Monday, March 18, 2013

"Wild Speculation Offers Insights about 2016"

"Wild Speculation Offers Insights about 2016"
By: J. Hunter

With Presidential elections beginning ever sooner, Republicans and Democrats have already begun weighing potential tickets. Democrats have successfully broken the color barrier with President Barack Obama, and are eager to break the gender “Glass Ceiling” post haste. Republicans, in need of a win, are searching within the conservative tradition to find candidates who best champion more attractive elements of the tradition without surrendering past hard-fought political gains. However wild it is to speculate so early on the 2016 race, early predictions offer interesting insight into the respective movements’ thinking.

Paul Bedard of the Washington Examiner posits “the ultimate Grrl Power ticket” will be manifested in 2016 by Former New York Senator and State Department Secretary Hillary Clinton and first lady Michelle Obama.[1]It’s not just talk,” Bedard writes. “Bumper stickers reading...‘Hillary-Michelle 2016’…saw a 60% increase…with the largest uptick in March.” He cites Democratic strategists who call Clinton “a lock to get into the race” and who herald her “strong donor network from her 2008 campaign.

Elspeth Reeve, writing in The Atlantic Wire, says of Michelle Obama that the only thing keeping her out of elected office is Michelle Obama, herself.[2]The only argument against Obama running is that she doesn’t want to; that disappears if she just…changes her mind.

A Clinton-Obama ticket would go far to show a Democrat commitment to the Party’s women, according to strategist Chris Lehane and former Al Gore campaign manager Donna Brazile. Lehane is quoted as saying that the ticket “reflects the growing awareness that it is time for the glass ceiling of the last old boys club to be firmly shattered,” and Brazile relishes “a day when a woman can run for the presidency without so much parody and fanfare.

That said, there is a striking irony in the proposed ticket that does not escape me even as it appears illusive to its advocates searching for Democrats to make a strong feminist statement. Unlike the prominent women in the Republican Party like South Carolina Governor Nikki Haley, Former Alaska Governor Sarah Palin, and Congresswoman Michele Bachmann, Hillary Rodham and Michelle Robinson owe their political good fortunes to men, their husbands in particular.

Moreover, this ticket would only further expose the thin bench on the Democrat side. Whereas the GOP appears to be the Sherman Tank of politics, always ready with credible candidates to replace old ones.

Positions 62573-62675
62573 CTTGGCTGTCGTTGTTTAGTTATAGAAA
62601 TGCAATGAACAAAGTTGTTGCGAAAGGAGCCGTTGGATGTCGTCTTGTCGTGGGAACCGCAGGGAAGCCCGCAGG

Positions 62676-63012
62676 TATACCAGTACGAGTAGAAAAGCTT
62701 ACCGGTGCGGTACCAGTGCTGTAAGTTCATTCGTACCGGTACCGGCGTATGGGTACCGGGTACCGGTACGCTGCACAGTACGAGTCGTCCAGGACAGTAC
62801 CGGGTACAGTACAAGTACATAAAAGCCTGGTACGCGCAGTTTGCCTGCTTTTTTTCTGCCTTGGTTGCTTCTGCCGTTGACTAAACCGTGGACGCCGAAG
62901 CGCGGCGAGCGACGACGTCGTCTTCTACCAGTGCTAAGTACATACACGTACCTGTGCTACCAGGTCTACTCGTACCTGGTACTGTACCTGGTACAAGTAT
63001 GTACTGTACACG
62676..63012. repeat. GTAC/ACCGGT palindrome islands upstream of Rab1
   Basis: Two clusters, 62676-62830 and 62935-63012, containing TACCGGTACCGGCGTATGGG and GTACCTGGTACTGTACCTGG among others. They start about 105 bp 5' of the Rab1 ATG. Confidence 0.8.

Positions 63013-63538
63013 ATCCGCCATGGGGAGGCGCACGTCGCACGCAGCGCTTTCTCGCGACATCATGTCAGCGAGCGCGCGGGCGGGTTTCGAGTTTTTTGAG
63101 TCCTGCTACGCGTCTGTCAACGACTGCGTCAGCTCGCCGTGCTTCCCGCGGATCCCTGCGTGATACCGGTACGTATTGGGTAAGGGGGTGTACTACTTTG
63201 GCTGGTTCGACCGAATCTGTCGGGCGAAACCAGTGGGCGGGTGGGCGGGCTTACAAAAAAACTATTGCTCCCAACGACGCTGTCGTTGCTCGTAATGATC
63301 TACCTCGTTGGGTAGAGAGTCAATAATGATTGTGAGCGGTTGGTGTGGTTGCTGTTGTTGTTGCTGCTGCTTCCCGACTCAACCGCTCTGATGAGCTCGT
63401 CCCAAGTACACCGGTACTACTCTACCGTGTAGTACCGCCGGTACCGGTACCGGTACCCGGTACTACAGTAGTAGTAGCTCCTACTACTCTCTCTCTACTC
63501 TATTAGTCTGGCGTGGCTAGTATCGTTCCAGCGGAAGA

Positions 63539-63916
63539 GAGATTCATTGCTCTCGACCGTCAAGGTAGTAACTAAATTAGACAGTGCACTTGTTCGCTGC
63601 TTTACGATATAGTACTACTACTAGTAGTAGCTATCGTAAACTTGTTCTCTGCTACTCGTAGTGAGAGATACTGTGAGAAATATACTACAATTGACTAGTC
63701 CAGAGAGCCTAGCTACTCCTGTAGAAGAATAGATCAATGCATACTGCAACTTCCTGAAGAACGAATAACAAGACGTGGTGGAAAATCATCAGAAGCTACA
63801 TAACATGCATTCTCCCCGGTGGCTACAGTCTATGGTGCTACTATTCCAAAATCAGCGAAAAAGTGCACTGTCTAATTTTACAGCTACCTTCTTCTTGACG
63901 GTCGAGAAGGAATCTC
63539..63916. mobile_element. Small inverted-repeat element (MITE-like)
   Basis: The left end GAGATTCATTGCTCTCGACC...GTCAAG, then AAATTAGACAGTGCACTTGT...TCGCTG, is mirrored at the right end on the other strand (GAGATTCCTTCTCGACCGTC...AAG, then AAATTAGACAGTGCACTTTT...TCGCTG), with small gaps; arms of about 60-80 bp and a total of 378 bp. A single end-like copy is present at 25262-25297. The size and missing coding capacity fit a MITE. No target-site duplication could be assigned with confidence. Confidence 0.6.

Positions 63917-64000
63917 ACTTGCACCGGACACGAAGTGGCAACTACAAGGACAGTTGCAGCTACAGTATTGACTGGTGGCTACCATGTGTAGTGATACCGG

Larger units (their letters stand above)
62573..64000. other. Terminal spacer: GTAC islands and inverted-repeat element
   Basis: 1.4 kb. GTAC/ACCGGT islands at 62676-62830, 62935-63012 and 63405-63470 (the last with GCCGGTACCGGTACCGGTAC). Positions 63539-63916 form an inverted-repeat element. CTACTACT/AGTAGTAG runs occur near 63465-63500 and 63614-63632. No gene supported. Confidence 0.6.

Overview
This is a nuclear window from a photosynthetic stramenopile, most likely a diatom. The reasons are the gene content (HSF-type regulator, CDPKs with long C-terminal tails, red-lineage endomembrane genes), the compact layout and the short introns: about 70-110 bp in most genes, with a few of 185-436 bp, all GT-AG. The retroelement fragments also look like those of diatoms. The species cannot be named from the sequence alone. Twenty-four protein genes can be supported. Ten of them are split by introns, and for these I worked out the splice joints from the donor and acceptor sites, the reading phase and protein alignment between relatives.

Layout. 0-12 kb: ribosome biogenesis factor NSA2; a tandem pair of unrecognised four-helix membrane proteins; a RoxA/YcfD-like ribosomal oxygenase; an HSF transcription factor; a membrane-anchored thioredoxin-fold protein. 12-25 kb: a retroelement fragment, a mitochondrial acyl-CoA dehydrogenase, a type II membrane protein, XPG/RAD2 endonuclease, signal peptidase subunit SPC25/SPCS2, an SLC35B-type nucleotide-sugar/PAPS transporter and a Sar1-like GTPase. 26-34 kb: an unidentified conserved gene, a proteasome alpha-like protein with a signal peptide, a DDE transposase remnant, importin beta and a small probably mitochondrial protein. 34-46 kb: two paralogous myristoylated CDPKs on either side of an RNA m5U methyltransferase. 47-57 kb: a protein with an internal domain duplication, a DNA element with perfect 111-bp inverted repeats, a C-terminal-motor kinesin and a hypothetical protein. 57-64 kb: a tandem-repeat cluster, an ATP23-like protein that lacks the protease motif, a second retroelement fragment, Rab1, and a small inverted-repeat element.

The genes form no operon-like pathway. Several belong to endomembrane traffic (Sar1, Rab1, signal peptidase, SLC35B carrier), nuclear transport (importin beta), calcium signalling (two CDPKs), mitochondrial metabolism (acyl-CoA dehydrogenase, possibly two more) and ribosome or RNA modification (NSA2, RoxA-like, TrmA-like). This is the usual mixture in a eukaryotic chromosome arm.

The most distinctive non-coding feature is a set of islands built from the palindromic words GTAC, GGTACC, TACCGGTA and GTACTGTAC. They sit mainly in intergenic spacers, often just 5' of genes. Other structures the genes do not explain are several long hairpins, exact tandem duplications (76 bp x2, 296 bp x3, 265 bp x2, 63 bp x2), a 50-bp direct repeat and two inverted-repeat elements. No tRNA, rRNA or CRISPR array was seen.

On the subject of the GOP, the recent news is the CPAC poll that chose Kentucky Senator Rand Paul as the conference’s presidential preference.[3] Stephen Dinan and David Sherfinski of the Washington Times note that the poll of 2,930 attendees “skewed toward younger conservatives”—41% of those polled were students.[4] Austin Alexander, a 26 year old conservative quoted in Dinan and Sherfinski’s article, volunteered for Rand Paul’s father—Texas Congressman Ron Paul—and welcomes a more libertarian streak in the Republican Party.

On the other hand, Gary Kim, 62, supported the poll’s close second, Florida Senator Marco Rubio. “Marco’s just a terrific messenger…People get his life story, he’s Latino. So it’s a strategic decision…[he’s] as good a shot as we’ve got.

At the heart of Kim’s comment is an understanding that the Republican Party is failing to include enough people in its ranks to grow. Indeed, growth requires more than just presenting candidates that look like the constituency the Party wishes to court. Forging a more inclusive ideology is part of the growth strategy. Paul spoke, at CPAC, about the Republican Party focusing on individual liberties above all, a message that worries social conservatives fighting for traditional marriage and rights for the unborn. Rubio, on the other hand did not shy from social issues and was even compared positively to Rick Santorum. The contrast highlights the conversation within the Republican Party that has raged without resolve since the days of Fusionism—is libertarian objectivism compatible with traditional conservatism beyond issues of free markets?

With the 2016 election years away, and interrupted by a crucially important midterm election in 2014, any predictions about the 2016 are obviously premature. That said, the reflexes of the two Parties indicate their priorities and a taste of what is to come.

Article Sources:


Photo Sources: "Hillary Clinton and Michelle Obama" from; "Clinton-Obama 2016 Sticker" from; "Rand Paul" from; "Marco Rubio" from

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